In addition to this new price per song, consumers will be able to “upgrade” their songs for 30 cents each. It is not yet clear how this will work for album purchases; will they expect me to pay, say, $6 to “upgrade” an album that contains 20 tracks? What about a set of Shostakovich string quartets I purchased; 62 tracks, that cost me $30. Would I have to pay another $18 to upgrade to better quality DRM-free tracks? Or that Bob Dylan set, with some 800 tracks; at 30 cents a song, it would cost less to buy it again than to upgrade it. Apple has to think this out carefully, in order to not penalize their best customers.

4. Apple can now sell to people with other devices

Got a Zune? Think that Microsoft’s attempt to create an online store, complete with Redmond-only math, is pathetic? No problem. The Zune supports AAC (the file format the iTunes Store sells), so you’re in luck. Just purchase from iTunes and load on your Zune. (I don’t know if you’ll be able to squirt these tracks though…) The same is true for the hundreds of other devices; you will now be able to buy from the iTunes Store, which has much more selection than other online music vendors. Of course, it will take time for all the labels to accept music without DRM, and this won’t be happening tomorrow, but it won’t be long; they’ll have to follow, because it’s clear that consumers will choose no DRM.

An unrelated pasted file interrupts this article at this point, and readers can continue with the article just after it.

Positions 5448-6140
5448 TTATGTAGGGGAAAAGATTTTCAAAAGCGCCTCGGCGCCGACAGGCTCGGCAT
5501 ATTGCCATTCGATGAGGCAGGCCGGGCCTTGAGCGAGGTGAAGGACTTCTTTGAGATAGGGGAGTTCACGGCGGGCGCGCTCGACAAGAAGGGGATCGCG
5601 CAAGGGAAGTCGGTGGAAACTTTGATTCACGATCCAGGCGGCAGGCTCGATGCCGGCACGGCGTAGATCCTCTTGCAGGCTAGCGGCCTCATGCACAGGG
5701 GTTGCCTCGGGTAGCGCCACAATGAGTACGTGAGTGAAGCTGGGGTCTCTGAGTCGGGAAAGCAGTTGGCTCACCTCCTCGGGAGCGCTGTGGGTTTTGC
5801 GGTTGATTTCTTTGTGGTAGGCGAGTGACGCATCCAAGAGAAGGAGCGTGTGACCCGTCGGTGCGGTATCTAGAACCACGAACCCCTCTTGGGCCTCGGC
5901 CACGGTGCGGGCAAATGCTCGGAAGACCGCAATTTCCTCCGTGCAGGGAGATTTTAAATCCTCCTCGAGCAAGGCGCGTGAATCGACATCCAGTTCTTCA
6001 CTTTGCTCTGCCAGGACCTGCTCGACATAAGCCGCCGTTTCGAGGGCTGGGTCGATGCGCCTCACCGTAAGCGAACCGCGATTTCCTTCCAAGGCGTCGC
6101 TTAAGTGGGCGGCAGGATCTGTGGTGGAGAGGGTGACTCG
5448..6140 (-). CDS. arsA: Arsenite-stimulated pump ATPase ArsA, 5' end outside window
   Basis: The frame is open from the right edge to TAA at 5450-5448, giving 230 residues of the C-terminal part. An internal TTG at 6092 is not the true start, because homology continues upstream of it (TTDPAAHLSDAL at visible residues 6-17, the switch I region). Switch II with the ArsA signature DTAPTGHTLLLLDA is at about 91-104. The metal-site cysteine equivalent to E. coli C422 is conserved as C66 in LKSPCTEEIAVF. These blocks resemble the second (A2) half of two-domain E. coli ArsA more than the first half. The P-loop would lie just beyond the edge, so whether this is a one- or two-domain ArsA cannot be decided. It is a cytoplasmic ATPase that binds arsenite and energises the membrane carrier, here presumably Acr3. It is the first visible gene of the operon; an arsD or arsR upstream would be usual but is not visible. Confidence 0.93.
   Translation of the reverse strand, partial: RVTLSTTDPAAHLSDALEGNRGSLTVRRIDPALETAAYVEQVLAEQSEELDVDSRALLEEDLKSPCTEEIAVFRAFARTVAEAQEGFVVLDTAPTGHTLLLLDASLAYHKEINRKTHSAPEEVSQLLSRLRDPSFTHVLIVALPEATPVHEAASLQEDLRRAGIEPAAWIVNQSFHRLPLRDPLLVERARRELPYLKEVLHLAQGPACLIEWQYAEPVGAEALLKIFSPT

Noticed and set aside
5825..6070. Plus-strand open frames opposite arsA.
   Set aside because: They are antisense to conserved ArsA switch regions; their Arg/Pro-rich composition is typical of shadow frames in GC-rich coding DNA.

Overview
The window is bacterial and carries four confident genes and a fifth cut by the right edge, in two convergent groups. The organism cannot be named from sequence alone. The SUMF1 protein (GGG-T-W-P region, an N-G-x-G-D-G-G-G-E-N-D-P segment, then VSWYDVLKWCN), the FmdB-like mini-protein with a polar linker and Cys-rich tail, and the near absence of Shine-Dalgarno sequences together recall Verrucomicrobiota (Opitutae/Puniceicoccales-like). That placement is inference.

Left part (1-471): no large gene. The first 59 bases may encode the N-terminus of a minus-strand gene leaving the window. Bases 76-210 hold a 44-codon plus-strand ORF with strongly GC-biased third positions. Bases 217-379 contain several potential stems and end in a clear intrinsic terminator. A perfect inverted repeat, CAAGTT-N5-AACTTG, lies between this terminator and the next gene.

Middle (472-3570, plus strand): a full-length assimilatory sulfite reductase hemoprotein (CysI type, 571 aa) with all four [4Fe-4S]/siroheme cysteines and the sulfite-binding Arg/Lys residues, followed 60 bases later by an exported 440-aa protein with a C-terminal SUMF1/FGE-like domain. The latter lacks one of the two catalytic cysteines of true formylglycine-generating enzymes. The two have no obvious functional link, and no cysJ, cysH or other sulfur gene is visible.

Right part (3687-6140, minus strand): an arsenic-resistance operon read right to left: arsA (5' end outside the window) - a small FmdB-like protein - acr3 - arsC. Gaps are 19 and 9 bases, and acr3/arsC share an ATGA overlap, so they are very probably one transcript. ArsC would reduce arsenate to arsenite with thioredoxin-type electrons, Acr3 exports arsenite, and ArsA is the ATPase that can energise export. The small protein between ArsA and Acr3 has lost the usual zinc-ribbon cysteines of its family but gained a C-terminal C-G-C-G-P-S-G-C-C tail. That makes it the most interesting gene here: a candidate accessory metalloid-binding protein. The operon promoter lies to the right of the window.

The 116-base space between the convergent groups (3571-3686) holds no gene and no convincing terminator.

5. I can now buy from other online music vendors

While regulators here in Europe have been hassling Apple over iTunes Store sales not being interoperable with other players, I’ve been irked in the other direction. As an iPod user–and especially as a Mac user–I haven’t been able to buy music from the other vendors. I’m not saying that I’ve found anything that I would buy from them, that’s not on the iTunes Store, but at least I’ll be able to now. If they let Mac users into their stores, that is.

6. Competition?

If all online vendors can sell the same music without DRM, then consumers will indeed have choice. Some vendors, of course, will sell in formats that won’t play on iPods; they may sell in WMA format, which only works on Microsoft-sancioned products. But that would shut them out of the largest part of the market. For that reason, I expect them all to move to MP3 or AAC format eventually. With no DRM, anyone can buy from anyone and play the music on any device. This is a Good Thing. However, I expect the iTunes Store to sign exclusive deals with some artists; not to be the only vendor to sell their music, but to have bonus tracks that aren’t available elsewhere.

7. Apple protects itself from regulators